Aspen Bibliography

Title

Quaking Aspen (Populus tremuloides) Growth Rate within the Black Hills of South Dakota

Document Type

Article

Journal/Book Title/Conference

Proceedings of the South Dakota Academy of Science

Volume

99

Publisher

South Dakota Academy of Science

First Page

83

Last Page

91

Publication Date

11-30-2020

Abstract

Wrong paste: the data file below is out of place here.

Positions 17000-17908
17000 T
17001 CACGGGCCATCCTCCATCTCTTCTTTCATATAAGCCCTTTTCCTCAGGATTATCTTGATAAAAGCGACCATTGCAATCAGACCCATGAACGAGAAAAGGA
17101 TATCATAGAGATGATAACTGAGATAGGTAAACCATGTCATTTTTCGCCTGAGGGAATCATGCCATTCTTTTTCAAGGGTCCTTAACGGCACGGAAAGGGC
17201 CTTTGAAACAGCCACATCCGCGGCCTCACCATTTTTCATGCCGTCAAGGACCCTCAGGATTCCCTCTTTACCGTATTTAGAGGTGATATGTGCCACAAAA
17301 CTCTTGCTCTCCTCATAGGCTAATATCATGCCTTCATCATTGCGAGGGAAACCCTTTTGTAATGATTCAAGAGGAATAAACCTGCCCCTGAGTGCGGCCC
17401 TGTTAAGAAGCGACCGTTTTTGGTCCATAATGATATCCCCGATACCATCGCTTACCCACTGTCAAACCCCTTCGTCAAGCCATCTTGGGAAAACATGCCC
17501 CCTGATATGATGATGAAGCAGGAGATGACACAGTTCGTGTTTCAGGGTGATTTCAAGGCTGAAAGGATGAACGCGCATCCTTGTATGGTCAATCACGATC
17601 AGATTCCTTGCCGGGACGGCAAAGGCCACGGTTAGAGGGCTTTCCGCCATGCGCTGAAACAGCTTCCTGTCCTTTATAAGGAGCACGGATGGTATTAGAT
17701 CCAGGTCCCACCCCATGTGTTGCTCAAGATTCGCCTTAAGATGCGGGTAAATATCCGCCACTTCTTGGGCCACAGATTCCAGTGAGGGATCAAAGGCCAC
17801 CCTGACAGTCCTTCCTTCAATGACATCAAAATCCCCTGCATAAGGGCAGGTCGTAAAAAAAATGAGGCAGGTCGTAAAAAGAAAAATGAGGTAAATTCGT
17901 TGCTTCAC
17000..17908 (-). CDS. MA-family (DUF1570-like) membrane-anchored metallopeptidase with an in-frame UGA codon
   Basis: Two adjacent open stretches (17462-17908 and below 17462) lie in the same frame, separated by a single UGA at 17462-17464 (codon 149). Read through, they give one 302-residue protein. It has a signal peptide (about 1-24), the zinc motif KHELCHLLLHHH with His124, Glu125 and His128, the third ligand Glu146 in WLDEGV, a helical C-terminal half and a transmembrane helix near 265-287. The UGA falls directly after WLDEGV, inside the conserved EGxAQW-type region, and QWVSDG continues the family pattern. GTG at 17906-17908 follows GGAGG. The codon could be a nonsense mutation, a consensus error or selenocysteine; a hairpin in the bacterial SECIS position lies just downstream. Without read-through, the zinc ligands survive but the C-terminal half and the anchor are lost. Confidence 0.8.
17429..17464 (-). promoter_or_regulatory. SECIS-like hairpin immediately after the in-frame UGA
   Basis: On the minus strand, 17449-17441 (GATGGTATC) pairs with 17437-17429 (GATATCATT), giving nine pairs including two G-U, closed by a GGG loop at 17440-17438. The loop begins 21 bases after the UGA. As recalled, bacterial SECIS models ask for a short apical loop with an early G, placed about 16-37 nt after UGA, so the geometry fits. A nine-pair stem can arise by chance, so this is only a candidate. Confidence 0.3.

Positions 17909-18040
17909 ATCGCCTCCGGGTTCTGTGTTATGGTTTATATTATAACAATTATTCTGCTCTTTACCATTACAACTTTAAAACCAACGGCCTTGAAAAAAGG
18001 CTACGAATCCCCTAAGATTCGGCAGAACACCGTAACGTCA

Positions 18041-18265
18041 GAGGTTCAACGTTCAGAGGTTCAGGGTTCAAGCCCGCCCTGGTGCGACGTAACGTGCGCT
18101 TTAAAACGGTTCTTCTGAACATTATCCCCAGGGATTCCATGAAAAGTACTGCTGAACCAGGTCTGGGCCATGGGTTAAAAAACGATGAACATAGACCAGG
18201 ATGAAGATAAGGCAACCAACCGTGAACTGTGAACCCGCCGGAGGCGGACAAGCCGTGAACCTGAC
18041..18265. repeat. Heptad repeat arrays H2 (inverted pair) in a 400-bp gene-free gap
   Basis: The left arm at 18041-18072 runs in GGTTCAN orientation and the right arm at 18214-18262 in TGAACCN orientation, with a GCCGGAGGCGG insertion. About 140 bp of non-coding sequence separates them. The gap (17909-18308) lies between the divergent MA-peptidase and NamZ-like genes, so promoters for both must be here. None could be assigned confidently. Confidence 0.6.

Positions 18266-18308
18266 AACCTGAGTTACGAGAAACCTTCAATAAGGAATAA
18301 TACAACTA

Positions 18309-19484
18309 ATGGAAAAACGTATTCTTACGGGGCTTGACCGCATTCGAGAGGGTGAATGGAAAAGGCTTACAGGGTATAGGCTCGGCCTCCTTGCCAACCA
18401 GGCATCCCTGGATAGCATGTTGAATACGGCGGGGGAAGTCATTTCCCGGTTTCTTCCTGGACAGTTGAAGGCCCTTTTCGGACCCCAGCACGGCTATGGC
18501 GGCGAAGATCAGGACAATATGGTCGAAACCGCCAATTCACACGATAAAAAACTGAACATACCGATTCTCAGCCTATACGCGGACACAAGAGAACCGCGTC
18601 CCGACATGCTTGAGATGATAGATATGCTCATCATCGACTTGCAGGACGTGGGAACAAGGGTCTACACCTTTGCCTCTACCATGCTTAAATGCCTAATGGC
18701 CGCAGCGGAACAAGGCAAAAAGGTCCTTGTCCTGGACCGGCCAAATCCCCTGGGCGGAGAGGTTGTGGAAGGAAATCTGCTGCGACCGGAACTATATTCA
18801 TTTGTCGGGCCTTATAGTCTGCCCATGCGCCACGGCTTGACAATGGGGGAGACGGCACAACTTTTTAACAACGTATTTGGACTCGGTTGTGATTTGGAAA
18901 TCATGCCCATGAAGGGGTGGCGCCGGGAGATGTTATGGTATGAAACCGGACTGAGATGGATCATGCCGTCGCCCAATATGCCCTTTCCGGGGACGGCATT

Average annual growth rate of quaking aspen (Populus tremuloides Michx.) was measured in the Black Hills of South Dakota at locations where some method of aspen treatment (slash, clear fell coppice, hinging, conifer removal, fencing, or combinations of these treatments) had been in effect for 10-14 years. Aspen suckers in the Black Hills require protection from ungulate browse to reach a size great enough to perpetuate the stand. Knowing the time required for protection would provide land managers information to increase aspen survival. The Black Hills average annual growth rate was 20 cm in height and 2.2 mm in diameter. Average annual increases in height ranged from 15 cm per year in the Northern Black Hills to 27 cm in the Central Black Hills. At least twenty years of protection from ungulates would be required for aspen to reach heights of 4 m at a growth rate of 20 cm per year. General consensus is aspen suckers should reach 1.5 m in height to survive browsing from domestic livestock and 2-4 m in height to survive browsing from wild ungulates. Aspen suckers also need to reach 4 cm diameter at breast height to survive extreme elk (Cervus canadensis) browsing pressure. Normal growth in the western U.S. has been estimated to be 40-50 cm height per year and 4-5 mm diameter per year. At the normal growth rate, 8-10 years would be required to reach the minimal survival size (1.5-2 m), but aspen in the Black Hills may require browse protection for twice the time.

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